Brian Presnell is a great listener. He has to be in his line of work.
Every day, he hears histories, maybe some secrets, and dreams for the future.
Presnell, of course, is talking about listening to trees.
“The logs speak to us,” said Presnell, a craftsman and Indianapolis native. “I take a look at them and get a feel for them and it just depends on what the tree will give up is what I will make out of it.”
Presnell is more than just a woodworker, he owns Indy Urban Hardwood, which brings urban milling to the city’s design scene. But even more, it solves a problem: It saves trees from what Presnell calls the damnations of the muncher or the landfill.
Rather, he wants to give trees that are cut down across the city a new life.
That is exactly what is happening with trees from the Newfields museum and gardens campus. Many Indianapolis residents were riled up several months ago when dozens of trees were removed from 100 Acres. Those residents wanted to know why the trees were removed — to make way for increased parking access — and what was happening to them.
The museum never wants to take trees down, said Chad Franer, the Tom and Nora Hiatt Director of Horticulture at Newfields. But sometimes they are compromised by disease, or have been struck by lightning or need to be removed as part of a larger project to improve and enhance the space, Franer said.
“We hate doing it, but if we’re going to, we want to keep the trees giving back,” Franer said. He said they have some trees that have taken decades to get to their large size. “Out of respect for the trees, we can’t just let them go. We want to create something and have them live on a bit more.”
That happens through benches, tables, cheese boards and plant holders.
The museum actually is where Presnell got his start. He first began recycling trees with Newfields in 2017 when he launched his company. But his history with the site extends much further beyond that.
Many years ago, Presnell used to work at the museum installing art in the galleries and putting up the labels telling the stories of the pieces. Still, he felt his calling years ago. He studied furniture design at the Herron School of Art and Design. And during a construction project at the museum more than 15 years ago, Franer recalls Presnell asking to take the wood from a few trees that were removed.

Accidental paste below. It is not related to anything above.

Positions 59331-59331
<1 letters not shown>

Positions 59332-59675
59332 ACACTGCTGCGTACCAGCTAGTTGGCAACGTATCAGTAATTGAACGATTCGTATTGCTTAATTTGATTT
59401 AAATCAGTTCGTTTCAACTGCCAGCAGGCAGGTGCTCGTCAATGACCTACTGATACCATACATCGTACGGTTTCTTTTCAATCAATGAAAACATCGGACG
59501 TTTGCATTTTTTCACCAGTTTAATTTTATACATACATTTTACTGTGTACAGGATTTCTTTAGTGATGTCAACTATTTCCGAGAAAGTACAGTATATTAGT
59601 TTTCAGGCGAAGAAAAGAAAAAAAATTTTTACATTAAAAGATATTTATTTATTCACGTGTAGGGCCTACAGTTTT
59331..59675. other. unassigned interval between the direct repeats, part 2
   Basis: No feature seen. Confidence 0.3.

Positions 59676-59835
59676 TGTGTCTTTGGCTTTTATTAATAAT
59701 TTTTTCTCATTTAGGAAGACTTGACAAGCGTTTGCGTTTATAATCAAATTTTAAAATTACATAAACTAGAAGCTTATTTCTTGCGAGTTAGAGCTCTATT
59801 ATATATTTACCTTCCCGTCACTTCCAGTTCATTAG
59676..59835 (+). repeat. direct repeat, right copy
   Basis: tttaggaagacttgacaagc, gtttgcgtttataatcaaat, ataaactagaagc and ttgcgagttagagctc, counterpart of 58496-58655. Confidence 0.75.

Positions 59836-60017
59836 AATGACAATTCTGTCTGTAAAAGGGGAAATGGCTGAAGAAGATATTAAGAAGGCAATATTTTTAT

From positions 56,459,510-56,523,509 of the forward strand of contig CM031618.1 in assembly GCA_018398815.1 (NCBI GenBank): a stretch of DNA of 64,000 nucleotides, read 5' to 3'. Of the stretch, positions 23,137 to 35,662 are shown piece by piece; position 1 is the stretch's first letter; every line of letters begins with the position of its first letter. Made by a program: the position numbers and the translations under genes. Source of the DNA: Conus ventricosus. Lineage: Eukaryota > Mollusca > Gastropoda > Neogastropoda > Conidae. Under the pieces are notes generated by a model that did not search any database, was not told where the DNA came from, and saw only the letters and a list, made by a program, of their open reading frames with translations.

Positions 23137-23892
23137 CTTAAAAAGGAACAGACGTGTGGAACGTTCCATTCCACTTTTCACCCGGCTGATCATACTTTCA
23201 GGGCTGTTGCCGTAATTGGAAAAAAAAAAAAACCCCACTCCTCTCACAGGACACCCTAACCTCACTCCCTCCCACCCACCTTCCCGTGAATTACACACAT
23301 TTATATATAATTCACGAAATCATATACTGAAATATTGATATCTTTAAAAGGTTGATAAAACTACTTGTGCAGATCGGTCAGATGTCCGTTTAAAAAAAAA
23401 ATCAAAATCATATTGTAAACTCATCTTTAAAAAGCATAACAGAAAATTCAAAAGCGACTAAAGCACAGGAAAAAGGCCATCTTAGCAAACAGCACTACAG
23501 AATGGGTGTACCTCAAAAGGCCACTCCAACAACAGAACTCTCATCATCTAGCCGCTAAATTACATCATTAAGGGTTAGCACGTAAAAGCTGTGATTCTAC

Now, nearly two decades later, he is taking what he learned during his time at the museum to tell the stories of the trees taken down and create art by giving them new life.
“We grew up handling the world’s finest goods and art history, and it made me understand aesthetics and things,” Presnell said. “We brought that here with us now, and we apply all of that to what we do here.”
In the last five years, Presnell said that he has milled more than 25,000 board feet — each board foot is 12 square inches and one inch thick.
“That’s a substantial amount of wood,” he said, “and we’ve done so many things with it.”
Just how many things, he can’t quite say, but he said it’s easily in the thousands.
Scrub Hub: Why were dozens of trees cut down at Newfields’ 100 Acres Park?
Once Indy Hardwood gets the lumber, they start by milling it into manageable pieces. They use a sawmill from Wood-Mizer, an international company based right here in Indianapolis that makes wood-working machinery.
After milling the wood, Presnell air dries it for several months to help it keep its color. Then he puts it in the kiln to finish it up — Wood-Mizer also makes the wood kiln and the flattening machine that Pressnell works with.
“It’s a totally local operation,” he said. That includes how the wood is used, too.
Once it’s finished drying, that’s when Presnell gets to work turning it into his own piece of artwork.